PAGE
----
It’s only human to want to be the best version of ourselves. Regardless if the goal is kicking a bad habit, finding love, or finally grabbing that promotion, there’s an entire cottage industry that promises to cure whatever ails us in a few simple steps. Complex problems rarely have simple solutions, and the films on this list all have characters that attempted a fresh start, but got a fresh hell instead.

Cat’s Eye

Directed by Lewis Teague

Cat’s Eye is definitely the lesser-regarded of Stephen King’s 80s omnibus films. Yet, the first segment “Quitters, Inc” holds up as the most gleefully pulpy entry across the entire run.

A hapless yuppie (James Woods) struggles to stop lighting up. He’s recommended a smoking cessation clinic, only to discover the business reinforces clients’ willpower….with actual Mafia enforcers. This simple premise spirals outward into a series of self-referential jokes, spot-on needle drops, and sadistic punishments for infringements. Character actor Alan King’s hammy heavy of a “counselor” is perfect, equally menacing in business attire as he is in a late period Elvis jumpsuit.

Addiction is familiar thematic territory for King’s work, handled with a light touch here. The black comedy tone is just as effective an homage to the spirit of vintage EC Comics, as any of its more traditionally scary Creepshow cousins.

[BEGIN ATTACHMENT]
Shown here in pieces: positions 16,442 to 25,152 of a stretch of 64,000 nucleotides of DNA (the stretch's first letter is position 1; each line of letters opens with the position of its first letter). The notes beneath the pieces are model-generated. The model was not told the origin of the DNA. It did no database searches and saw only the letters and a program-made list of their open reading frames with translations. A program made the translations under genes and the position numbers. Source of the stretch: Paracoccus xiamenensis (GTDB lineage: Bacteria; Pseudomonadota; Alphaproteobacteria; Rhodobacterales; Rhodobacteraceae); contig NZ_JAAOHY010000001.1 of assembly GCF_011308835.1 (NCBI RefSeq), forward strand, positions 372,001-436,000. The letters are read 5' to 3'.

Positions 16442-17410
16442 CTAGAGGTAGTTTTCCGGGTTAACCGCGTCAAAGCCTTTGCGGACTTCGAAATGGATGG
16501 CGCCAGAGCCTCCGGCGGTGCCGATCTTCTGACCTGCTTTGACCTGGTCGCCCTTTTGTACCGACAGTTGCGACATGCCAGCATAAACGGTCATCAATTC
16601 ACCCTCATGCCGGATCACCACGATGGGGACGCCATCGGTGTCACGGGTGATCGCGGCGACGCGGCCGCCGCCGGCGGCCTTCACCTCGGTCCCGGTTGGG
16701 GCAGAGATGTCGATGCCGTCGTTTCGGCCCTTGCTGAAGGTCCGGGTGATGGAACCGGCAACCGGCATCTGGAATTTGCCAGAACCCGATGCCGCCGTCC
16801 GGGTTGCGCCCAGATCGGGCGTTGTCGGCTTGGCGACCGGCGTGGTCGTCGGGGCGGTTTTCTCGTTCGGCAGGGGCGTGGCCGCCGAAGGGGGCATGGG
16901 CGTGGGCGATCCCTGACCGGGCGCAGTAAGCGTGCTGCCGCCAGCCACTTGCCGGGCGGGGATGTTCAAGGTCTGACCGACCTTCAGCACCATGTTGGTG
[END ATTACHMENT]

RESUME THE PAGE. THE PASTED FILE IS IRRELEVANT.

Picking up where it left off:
Berberian Sound Studio

Directed by Peter Strickland

Much like Shadow Of The Vampire, Berberian Sound Studio utilizes the process of filmmaking to recreate a bygone era. The incredibly elaborate sound design could be credited just as rightfully as any of the cast members.

Gilderoy (Toby Jones), a British sound engineer, travels to Italy for the chance to work on a feature film, which he innocently believes to be about horses. The Equestrian Vortex is instead a lurid giallo. His dream job quickly becomes a nightmare, as the language barrier alienates him from the rest of the crew. Obviously disturbed by creating the film’s violent soundscapes, he slowly heads toward a psychological breakdown.